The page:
By Jeremy D. Wells
Carter County Times
The call, when it came, was unfortunately not a surprise. But it was still the kind of shock deep in your bones that you immediately know will be keeping you awake for many nights to come.
“This is Dallas Police Homicide. We need to talk to you as soon as possible about David Swint.”
David Swint was a difficult man. He’d be the first to tell you that. Perhaps that’s why we were so close for so long. Decades.
He played at being more difficult than he actually was. His writing alter-ego, Uncle Dave, was bleak and black and sardonic.
But the real Dave was kinder and gentler in unexpected ways. He had definitive opinions about music and literature and art, and fiercely defended them. Steely Dan was great; the Doobie Brothers were not. He once hung up on a friend who said Steely Dan never progressed, and any Steely Dan song could have come from any of their albums.
And yet when I once confessed to the rather humiliating fact that I loved Falco’s Rock Me Amadeus, a silly song by any measure, he did not pounce. Instead he explained his theory of guilty pleasures.
Music, Dave said, has the power to recall memories. So when Rock Me Amadeus played I wasn’t hearing a ridiculous 80s synth pop song. When it played I was a 25-year-old Army sergeant photojournalist racing a stick-shift battered Toyota station wagon through the sugar cane breaks from Subic Bay to Clark Air Base, a Domke bag full of Pentax cameras and lenses on the passenger seat, all the windows down because the A/C couldn’t handle the Philippine heat, Rock Me Amadeus pounding out of an AM radio over Armed Forces Radio Network, and the hope in my heart of dinner with the very pretty Pacific Stars & Stripes office manager who was my boss.
Dave being Dave, he would then of course argue about guilty pleasure eligibility. ZZ Top was good; AC/DC was only allowable as a guilty pleasure.
Dave was a 30-year-old cub reporter when I first met him. Like most cub reporters, Dave was fresh out of college. But while the others had gone to college straight from high school, Dave had spent a decade working in a hardware store.
Then he’d had enough of hardware in particular and Grayson, Kentucky, in general, and left to go be a staff writer on a publication. He got into Marshal University, got onto the college paper, became the editor, graduated, and got a job on the Waterbury (Connecticut) Republican-American.
He was happily working away on the City Desk one day when I wandered by. I’d started a Computer-Assisted Reporting and Research section, which wasn’t much of a section, since it was only me. PCs were a rarity in newsrooms in those days. The newsrooms were filled with dumb terminals slaved to the publishing system, and there were generally a couple of Apple Macs in the photo and art departments. Spreadsheets were enough to make a reporter faint.
But I needed another reporter, and I hoped one of the cubs would have run across a computer or two in college. While most of the cubs were distressingly young, Dave was…well, Dave. He apparently was born into grumpy middle age, balding and bearded and built like a fire plug. No one would have blinked if he had been cast as Gimli the Dwarf’s brother in The Lord of the Rings.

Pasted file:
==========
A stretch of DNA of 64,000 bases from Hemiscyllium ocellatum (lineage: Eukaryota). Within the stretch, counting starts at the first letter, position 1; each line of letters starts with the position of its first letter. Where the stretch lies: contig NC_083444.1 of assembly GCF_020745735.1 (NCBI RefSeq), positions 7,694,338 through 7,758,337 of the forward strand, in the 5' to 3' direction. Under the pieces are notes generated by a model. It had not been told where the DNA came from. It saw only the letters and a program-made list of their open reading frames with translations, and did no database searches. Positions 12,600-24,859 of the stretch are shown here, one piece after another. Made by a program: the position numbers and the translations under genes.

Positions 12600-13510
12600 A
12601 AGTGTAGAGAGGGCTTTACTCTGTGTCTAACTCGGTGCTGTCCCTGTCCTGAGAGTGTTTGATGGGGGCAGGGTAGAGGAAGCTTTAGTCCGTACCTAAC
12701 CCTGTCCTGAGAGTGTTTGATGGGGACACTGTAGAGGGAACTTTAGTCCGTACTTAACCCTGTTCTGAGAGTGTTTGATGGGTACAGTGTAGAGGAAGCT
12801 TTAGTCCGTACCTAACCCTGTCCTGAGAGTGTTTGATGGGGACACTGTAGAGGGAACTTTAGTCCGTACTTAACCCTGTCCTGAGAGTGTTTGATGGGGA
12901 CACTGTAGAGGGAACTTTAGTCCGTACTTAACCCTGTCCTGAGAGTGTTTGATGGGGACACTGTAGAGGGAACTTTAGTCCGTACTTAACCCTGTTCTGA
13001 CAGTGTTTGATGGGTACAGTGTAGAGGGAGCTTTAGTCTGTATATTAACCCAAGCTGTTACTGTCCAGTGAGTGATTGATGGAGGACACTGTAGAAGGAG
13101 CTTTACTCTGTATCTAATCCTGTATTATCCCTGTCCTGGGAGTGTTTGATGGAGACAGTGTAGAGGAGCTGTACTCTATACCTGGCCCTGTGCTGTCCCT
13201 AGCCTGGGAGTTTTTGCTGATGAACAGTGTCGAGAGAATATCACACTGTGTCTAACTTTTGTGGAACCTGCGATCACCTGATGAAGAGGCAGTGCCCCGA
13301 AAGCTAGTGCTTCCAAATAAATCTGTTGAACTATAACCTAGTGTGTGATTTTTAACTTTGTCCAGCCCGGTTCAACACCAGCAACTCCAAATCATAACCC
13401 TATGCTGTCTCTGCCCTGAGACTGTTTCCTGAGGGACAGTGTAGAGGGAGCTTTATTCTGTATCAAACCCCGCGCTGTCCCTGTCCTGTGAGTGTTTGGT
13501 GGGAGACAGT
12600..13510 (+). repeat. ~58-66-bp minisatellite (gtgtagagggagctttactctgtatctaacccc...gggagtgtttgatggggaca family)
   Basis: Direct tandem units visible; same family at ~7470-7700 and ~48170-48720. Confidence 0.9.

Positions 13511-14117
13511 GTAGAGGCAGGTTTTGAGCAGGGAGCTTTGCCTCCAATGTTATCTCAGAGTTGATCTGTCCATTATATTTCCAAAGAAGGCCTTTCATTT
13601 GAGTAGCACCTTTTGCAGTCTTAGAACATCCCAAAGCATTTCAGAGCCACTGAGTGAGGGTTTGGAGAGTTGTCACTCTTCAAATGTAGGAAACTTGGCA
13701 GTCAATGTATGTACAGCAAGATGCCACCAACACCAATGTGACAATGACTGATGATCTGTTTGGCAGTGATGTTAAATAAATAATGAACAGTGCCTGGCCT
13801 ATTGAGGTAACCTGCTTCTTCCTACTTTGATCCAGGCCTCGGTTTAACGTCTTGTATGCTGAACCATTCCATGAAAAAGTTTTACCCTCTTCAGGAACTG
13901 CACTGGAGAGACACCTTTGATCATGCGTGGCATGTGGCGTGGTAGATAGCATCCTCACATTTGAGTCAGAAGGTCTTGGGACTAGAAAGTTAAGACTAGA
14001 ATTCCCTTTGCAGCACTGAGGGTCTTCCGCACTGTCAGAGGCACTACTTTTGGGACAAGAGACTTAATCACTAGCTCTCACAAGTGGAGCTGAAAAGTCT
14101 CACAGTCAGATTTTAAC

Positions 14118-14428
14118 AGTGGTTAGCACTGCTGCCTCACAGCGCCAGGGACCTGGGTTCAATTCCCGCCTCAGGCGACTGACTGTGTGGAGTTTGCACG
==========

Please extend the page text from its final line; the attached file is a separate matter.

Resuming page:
Dave turned out to have an aptitude for journalism, and computers, and Computer-Assisted Reporting and Research. We did a bunch of projects together and won a stack of awards, highlighted by The Tax on Living, a deep dive into the tax system that sold out the newspaper daily for a month. The Republican-American then did a special press run of 10,000 copies of the entire series as a tabloid; those sold out too.
Dave made such a splash that a bigger paper in Ohio hired him away. I joined the American Press Institute and founded a think tank called The Media Center. This was at a time when newspapers had such a disdain for the newly emerging World Wide Web that no newsroom would allow a story to be posted online until after it had appeared in print to avoid scooping the real press.
The Media Center was founded with a grant that was supposed to cover a founding director – that was me – one API-style week-long conference, and a secretary/assistant over a two-year period.
API was a peculiar place. There was no question that conferences offered the best possible education in journalism’s best practices. But API was the sort of place that took itself a bit too seriously.
Actually, a lot too seriously. The directors dressed every day in suits and ties. Each had an assistant, always in a dress and heels. The directors had a limo take them to the Washington Correspondents Dinner every year.
Then there was the food service. Imagine the same rubbery food in chaffing dishes you’ve been served at every conference. Now picture wait staff wearing tuxedos and white gloves while watching you serve yourself from those chaffing dishes.
None of which made the food any more palatable.
My secretary/assistant slot paid more than Dave was making in Ohio, and that job hadn’t worked out as well as he had hoped. It turned out they were anxious to say they were doing computer-assisted reporting, but not so anxious to provide the computers and resources that were required to actually do it. So I called him. “I’ll come,” he said. “But I’m not wearing a dress and heels.”
We didn’t wear the suits, either. We wore black pants and black polos with the Media Center logo Dave designed stitched in red. (We had an intern program; men and women wore the same uniform.) We stretched API’s rules until they wept.
Instead of one week-long conference, we had seven working weekend workshops, and five one-day programs. These workshops blended the best and brightest newspaper people with academics, software developers, designers, folklorists, historians and more into a new media gumbo. We did the only academic quality research ever done on newspaper classified advertising. The XML schema we came up with at A Grammer for New Media became a worldwide standard.